mit what do you do for fun essay

Language matters! I hope that’s clear from the twists and turns and tantrums we’ve been through to get to this point. But I also hope you’re asking: Whose language? And whose downsides? Suleyman is an industry leader at a technology giant that stands to make billions from its AI products. Describing the technology behind those products as a new kind of species conjures something wholly unprecedented, something with agency and capabilities that we have never seen before. That makes my spidey sense tingle. You?

I can’t tell you if there’s magic here (ironically or not). And I can’t tell you how math can realize what Bubeck and many others see in this technology (no one can yet). You’ll have to make up your own mind. But I can pull back the curtain on my own point of view.

Writing about GPT-3 back in 2020, I said that the greatest trick AI ever pulled was convincing the world it exists. I still think that: We are hardwired to see intelligence in things that behave in certain ways, whether it’s there or not. In the last few years, the tech industry has found reasons of its own to convince us that AI exists, too. This makes me skeptical of many of the claims made for this technology.

With large language models—via their smiley-face masks—we are confronted by something we’ve never had to think about before. “It’s taking this hypothetical thing and making it really concrete,” says Pavlick. “I’ve never had to think about whether a piece of language required intelligence to generate because I’ve just never dealt with language that didn’t.”

AI is many things. But I don’t think it’s humanlike. I don’t think it’s the solution to all (or even most) of our problems. It isn’t ChatGPT or Gemini or Copilot. It isn’t neural networks. It’s an idea, a vision, a kind of wish fulfillment. And ideas get shaped by other ideas, by morals, by quasi-religious convictions, by worldviews, by politics, and by gut instinct. “Artificial intelligence” is a helpful shorthand to describe a raft of different technologies. But AI is not one thing; it never has been, no matter how often the branding gets seared into the outside of the box. 

“The truth is these words”—intelligence, reasoning, understanding, and more—“were defined before there was a need to be really precise about it,” says Pavlick. “I don’t really like when the question becomes ‘Does the model understand—yes or no?’ because, well, I don’t know. Words get redefined and concepts evolve all the time.”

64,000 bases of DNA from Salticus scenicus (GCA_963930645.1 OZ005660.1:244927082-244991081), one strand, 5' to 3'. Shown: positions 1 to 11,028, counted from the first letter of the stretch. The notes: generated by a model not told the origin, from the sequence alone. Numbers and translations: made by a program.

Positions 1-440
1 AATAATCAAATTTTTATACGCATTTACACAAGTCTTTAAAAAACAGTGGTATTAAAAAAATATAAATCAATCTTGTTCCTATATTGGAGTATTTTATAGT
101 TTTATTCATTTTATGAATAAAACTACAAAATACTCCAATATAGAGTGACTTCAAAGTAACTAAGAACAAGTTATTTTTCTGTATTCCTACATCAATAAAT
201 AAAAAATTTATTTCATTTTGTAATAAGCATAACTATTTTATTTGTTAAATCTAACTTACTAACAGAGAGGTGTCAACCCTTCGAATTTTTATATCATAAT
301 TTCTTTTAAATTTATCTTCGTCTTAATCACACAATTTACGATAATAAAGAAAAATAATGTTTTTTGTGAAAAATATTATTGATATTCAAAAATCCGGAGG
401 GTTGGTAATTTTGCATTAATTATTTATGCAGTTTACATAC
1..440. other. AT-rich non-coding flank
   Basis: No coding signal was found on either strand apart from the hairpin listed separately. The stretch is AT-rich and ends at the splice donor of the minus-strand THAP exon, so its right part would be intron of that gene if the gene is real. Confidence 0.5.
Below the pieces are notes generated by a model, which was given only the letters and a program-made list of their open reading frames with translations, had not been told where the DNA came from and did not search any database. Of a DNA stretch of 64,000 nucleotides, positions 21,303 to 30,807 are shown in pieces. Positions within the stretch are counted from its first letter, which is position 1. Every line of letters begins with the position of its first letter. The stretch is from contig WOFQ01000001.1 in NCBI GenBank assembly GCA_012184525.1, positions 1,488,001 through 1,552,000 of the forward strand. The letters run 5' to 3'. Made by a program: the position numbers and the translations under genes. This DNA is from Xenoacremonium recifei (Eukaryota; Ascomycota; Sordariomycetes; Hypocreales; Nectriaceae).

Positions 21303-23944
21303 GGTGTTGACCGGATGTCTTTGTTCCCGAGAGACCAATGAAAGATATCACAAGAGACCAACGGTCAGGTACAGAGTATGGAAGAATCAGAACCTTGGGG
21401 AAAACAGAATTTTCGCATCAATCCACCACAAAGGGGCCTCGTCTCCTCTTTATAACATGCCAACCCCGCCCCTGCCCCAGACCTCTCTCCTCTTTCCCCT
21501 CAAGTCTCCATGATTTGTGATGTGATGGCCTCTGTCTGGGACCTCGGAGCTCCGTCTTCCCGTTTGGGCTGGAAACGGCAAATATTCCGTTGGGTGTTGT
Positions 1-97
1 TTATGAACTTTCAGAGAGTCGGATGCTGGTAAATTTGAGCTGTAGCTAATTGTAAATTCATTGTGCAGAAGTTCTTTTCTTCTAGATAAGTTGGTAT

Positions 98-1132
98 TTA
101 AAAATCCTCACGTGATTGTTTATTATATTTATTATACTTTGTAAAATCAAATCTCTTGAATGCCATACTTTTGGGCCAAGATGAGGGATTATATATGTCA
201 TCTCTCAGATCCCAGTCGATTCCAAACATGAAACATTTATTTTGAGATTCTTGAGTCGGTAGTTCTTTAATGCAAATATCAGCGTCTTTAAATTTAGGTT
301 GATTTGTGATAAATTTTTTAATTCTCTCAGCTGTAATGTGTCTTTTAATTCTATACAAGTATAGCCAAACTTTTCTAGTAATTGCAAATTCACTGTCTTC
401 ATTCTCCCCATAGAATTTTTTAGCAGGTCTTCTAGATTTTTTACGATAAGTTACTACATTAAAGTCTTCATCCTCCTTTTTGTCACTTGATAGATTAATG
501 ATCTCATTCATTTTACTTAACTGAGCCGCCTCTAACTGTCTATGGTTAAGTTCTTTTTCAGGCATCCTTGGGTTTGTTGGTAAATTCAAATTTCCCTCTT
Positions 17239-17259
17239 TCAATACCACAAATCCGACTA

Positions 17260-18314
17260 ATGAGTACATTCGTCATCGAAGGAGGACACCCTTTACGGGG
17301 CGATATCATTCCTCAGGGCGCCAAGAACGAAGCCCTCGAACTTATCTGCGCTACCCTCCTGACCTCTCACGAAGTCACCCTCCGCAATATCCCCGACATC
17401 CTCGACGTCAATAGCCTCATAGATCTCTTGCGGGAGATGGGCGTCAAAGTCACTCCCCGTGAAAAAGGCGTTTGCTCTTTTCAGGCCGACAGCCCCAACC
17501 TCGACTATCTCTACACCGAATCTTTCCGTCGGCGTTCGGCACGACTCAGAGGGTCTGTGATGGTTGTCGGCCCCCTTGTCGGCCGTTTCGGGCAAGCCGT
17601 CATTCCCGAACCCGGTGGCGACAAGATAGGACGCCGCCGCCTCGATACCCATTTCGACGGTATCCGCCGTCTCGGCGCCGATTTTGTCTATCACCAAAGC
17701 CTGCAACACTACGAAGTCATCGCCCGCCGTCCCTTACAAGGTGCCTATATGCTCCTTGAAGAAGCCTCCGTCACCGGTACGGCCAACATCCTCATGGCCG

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Topic for MIT "for fun" essay

Hi! I had a question about this MIT essay:

We know you lead a busy life, full of activities, many of which are required of you. Tell us about something you do simply for the pleasure of it.

I was wondering if I could write about something I used to do but can't do anymore? Specifically its about a certain exhibition i used to go to like every weekend for half a year before it closed


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  1. AOs write the "What do you do for fun?" essay

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  11. What You Do For Fun

    What You Do For Fun. We know you lead a busy life, full of activities, many of which are required of you. Tell us about something you do simply for the pleasure of it. I love listening to hard rock and heavy metal music. I find these music genres liberating because they pump me up and help me release stress. I enjoy doing this so much that I am ...

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    I posted to College Confidential, asking which topic would best showcase my abilities, and promptly got roasted for trying to turn this essay into another opportunity to humblebrag. Lesson learned. It's actually okay to do things for fun, guys. I still love K-pop; however, I could also see current-me writing an essay about memes or naps.

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    MIT's fun form seems to be chill enough for updates like that, but that's just the feel I get from it. I have been thinking about this as well. I wrote about the new job I just took on plus some information about how I am using my time during my gap year. I know it says any updates and if you don't have any, just tell them a joke or quote ...

  17. If MIT allowed me to write an essay for the FUN form I would ...

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  19. How tf do you write the fun essay for mit? : r/ApplyingToCollege

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    Hi! I had a question about this MIT essay: We know you lead a busy life, full of activities, many of which are required of you. Tell us about…